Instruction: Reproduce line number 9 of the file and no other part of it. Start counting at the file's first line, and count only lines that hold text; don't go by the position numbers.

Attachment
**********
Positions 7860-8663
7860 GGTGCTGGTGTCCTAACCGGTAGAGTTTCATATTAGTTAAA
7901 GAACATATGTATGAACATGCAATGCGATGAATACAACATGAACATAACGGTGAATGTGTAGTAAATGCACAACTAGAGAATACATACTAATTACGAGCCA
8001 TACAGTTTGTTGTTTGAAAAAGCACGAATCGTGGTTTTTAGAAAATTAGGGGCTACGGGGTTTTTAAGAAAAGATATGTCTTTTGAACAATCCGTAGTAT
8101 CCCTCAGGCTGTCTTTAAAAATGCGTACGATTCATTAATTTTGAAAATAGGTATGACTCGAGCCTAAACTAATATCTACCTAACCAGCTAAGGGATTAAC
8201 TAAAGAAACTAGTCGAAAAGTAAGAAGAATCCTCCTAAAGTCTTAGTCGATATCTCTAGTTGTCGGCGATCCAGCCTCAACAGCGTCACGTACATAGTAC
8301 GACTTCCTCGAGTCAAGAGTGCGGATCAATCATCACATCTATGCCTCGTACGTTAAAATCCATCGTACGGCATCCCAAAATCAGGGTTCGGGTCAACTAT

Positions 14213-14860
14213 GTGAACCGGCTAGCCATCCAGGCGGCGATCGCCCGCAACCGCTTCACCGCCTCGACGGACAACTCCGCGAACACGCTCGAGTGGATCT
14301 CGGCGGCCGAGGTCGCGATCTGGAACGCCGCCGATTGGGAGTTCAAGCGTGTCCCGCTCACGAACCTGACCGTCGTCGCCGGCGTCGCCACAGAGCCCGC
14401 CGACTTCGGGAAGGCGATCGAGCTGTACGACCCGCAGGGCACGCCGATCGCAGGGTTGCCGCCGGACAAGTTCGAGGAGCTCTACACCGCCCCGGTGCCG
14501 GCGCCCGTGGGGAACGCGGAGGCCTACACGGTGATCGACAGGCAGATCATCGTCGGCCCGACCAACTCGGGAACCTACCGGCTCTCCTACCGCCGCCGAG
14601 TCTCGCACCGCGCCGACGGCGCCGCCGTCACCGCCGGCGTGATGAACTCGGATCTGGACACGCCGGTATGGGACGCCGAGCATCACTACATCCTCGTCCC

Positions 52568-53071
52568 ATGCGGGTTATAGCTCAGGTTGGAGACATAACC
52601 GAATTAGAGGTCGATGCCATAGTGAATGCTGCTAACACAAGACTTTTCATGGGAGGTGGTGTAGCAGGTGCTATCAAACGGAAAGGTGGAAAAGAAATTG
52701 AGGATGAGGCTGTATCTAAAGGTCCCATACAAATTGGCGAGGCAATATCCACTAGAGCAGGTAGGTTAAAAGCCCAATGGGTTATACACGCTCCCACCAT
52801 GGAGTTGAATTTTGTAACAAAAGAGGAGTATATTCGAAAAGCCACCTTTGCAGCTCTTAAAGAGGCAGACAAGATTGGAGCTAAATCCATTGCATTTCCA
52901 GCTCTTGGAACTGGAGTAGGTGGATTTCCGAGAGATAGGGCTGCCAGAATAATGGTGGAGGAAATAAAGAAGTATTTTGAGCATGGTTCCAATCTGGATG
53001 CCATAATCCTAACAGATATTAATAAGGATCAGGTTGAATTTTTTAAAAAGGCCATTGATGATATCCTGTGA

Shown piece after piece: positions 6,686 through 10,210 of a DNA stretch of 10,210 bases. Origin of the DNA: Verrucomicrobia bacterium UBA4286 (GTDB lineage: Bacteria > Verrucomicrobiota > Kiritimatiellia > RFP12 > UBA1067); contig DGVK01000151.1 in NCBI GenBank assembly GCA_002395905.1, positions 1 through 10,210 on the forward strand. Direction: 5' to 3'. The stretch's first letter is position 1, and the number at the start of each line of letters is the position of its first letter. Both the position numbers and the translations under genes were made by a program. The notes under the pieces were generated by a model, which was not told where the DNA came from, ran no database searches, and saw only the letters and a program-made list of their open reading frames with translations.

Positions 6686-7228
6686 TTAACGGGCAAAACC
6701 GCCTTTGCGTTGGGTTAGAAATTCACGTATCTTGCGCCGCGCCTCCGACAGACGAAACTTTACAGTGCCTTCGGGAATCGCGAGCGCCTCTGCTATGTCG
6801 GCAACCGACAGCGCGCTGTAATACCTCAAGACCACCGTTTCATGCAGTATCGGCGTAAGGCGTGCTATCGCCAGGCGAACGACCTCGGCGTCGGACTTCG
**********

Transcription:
14213 GTGAACCGGCTAGCCATCCAGGCGGCGATCGCCCGCAACCGCTTCACCGCCTCGACGGACAACTCCGCGAACACGCTCGAGTGGATCT